In the wake of the most divisive national election in modern memory, President Obama has stressed that the president-elect and others in positions of power must send out “signals of unity” to maintain “the norms of a functioning democracy,” including the norms of “civility, tolerance, and a commitment to reason…facts and analysis.” But evidence of electoral interference by the Federal Bureau of Investigation and hackers working for the Russian government has raised important questions about our ability to adhere to these norms and even about the health of our democracy.
Roughly three quarters of a century ago, when the United States faced similar divisions about the extent to which dissension at home and fascism abroad threatened America, Franklin Roosevelt observed that the words “national unity” should never be allowed to become a mere “high-sounding phrase,” because in a very real and deep sense, national unity is “the fundamental safeguard of our democracy.” Indeed, he went on:
Doctrines that set group against group, faith against faith, race against race, class against class, fanning the fires of hatred in men too despondent, too desperate to think for themselves, were used as rabble-rousing slogans on which dictators could ride to power…
This is the danger to which we in America must begin to be more alert. For the apologists for foreign aggressors, and equally those selfish and partisan groups at home who wrap themselves in a false mantle of Americanism to promote their own economic, financial or political advantage, are now trying European tricks upon us, seeking to muddy the stream of our national thinking, weakening us in the face of danger, by trying to set our own people to fighting among themselves. We must combat them, as we would the plague, if American integrity and American security are to be preserved. We cannot afford to face the future as a disunited people.
All Americans should be deeply concerned about the growing evidence that the 2016 election might have been swayed by the politicization of a criminal investigation and/or the actions of a hostile foreign power. Yet the response among those in positions of leadership has been anything but unified.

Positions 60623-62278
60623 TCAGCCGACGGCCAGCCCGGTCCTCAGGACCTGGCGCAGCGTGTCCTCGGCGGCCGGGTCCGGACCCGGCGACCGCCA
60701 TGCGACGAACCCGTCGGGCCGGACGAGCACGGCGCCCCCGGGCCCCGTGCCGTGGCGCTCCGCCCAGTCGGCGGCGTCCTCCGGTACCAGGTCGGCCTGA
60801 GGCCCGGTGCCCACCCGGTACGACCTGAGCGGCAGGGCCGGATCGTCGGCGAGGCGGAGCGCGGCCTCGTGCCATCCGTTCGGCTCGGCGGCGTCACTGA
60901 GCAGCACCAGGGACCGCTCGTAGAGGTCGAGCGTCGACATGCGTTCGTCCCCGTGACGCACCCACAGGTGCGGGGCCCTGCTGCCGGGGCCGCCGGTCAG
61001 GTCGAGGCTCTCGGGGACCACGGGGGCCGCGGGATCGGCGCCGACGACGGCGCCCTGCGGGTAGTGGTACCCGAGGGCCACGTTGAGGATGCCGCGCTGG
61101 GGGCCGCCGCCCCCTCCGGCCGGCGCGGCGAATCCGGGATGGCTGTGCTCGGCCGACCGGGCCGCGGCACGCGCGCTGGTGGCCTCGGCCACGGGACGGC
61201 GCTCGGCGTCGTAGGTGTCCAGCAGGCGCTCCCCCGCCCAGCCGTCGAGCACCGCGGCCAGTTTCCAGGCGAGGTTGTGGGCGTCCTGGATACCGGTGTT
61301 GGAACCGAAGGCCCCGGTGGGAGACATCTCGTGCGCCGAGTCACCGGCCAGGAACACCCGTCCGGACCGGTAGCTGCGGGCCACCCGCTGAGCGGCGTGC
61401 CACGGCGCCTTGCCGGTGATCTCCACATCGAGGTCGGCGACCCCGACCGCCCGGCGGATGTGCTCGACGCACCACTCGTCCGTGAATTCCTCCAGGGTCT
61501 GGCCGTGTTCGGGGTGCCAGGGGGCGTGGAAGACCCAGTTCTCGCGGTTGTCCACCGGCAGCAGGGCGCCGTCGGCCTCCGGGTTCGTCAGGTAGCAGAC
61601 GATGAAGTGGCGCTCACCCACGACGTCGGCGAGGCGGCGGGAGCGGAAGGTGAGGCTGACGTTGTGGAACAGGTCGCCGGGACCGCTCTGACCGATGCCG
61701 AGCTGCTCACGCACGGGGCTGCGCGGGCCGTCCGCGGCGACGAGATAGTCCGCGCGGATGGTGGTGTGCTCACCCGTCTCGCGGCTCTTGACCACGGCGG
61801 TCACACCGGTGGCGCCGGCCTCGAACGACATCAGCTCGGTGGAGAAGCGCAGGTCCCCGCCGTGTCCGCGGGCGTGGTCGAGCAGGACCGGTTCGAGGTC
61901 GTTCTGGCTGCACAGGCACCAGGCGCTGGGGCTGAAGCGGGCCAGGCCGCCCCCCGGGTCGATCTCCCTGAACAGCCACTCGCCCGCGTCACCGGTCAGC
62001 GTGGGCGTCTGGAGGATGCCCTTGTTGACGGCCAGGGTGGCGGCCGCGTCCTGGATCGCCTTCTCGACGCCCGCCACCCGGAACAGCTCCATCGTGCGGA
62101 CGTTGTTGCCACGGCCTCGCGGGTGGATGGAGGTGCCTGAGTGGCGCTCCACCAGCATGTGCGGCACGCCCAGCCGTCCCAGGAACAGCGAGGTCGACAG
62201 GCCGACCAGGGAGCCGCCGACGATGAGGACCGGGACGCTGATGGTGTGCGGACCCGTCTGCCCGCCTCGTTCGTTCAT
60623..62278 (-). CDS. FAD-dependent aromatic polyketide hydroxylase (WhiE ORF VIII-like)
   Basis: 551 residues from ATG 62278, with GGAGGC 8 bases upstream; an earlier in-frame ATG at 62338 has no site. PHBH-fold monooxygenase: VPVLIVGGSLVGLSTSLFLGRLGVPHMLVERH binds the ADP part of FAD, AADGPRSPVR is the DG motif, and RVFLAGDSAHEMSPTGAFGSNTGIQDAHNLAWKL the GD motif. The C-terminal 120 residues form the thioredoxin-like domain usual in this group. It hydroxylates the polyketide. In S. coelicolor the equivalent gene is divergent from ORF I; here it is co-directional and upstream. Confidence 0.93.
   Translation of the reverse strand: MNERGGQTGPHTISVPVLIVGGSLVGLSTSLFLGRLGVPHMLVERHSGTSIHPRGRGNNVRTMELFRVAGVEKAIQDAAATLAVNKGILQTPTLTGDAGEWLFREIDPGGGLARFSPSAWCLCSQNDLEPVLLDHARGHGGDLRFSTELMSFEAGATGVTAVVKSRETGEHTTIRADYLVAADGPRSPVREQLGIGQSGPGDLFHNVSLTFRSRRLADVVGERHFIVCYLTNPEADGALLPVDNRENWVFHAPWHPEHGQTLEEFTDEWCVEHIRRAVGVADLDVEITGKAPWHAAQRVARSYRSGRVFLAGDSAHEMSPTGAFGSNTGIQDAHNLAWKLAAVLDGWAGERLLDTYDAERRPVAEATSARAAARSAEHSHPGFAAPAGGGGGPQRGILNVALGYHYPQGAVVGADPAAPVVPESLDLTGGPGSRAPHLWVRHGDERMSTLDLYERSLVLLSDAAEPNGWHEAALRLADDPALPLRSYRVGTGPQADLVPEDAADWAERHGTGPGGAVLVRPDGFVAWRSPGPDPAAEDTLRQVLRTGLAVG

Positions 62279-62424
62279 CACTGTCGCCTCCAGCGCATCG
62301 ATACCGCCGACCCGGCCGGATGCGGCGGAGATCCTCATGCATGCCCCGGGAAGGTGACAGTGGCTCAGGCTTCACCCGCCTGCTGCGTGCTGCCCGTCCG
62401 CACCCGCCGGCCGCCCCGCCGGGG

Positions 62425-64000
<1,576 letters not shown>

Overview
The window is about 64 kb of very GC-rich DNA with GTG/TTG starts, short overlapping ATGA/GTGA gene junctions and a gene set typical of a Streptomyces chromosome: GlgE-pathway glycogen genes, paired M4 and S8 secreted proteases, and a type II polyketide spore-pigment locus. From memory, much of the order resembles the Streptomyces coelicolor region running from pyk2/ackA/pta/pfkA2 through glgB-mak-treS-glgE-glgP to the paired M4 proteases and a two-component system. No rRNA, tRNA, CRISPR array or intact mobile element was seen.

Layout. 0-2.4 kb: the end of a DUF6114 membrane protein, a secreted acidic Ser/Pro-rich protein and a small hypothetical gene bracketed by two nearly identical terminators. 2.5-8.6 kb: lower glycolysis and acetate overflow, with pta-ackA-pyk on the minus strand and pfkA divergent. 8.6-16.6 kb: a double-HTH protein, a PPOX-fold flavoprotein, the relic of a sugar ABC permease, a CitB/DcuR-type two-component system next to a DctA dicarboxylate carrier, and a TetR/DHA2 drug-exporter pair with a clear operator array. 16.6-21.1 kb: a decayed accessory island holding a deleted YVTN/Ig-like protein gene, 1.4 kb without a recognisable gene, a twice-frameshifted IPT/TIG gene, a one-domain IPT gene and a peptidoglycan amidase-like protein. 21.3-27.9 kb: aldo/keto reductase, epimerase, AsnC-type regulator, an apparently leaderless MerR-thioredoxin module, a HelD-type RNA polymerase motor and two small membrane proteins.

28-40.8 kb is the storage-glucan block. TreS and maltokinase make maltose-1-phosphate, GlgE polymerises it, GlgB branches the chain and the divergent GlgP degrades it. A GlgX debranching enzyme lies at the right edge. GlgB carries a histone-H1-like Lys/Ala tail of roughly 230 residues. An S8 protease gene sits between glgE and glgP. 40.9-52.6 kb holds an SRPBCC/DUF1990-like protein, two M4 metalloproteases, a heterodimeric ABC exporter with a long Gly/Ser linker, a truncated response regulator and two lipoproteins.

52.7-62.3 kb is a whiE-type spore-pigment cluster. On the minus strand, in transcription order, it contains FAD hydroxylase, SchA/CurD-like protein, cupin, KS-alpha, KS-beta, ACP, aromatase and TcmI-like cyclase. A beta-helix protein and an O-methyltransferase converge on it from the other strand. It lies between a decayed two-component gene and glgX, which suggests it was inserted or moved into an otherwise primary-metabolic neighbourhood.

It is now widely acknowledged, for example, that the unprecedented decision of FBI Director James Comey to release a letter announcing that the Bureau was reopening its probe into Hillary Clinton’s use of a private email server just 11 days before the election had, as the highly respected pollster Nate Silver recently put it, “a large measurable impact on the race” and “almost certainly” cost Secretary Clinton the election. Comey’s defenders insist that he had no choice but to release this information. But, as the noted FBI historian Douglas Charles has written, Comey’s dilemma was largely of his own making. He could have followed Justice Department policy and the past FBI practice of not commenting on the nature of a criminal investigation. Instead, he made frequent public references to the case and took the highly unusual step of offering his own opinions, characterizing Secretary Clinton’s actions as exhibiting “great carelessness.” It was this politicization of a criminal investigation—coupled with the ongoing leaks that plagued his department in the fall—that led Comey to conclude he must send his October letter to Congress, even though it represented a clear violation of Justice Department policy and there was no indication—as the release of the FBI warrant in the case yesterday demonstrates—that the so-called “new evidence” would contain any information that might alter the FBI’s previous judgment.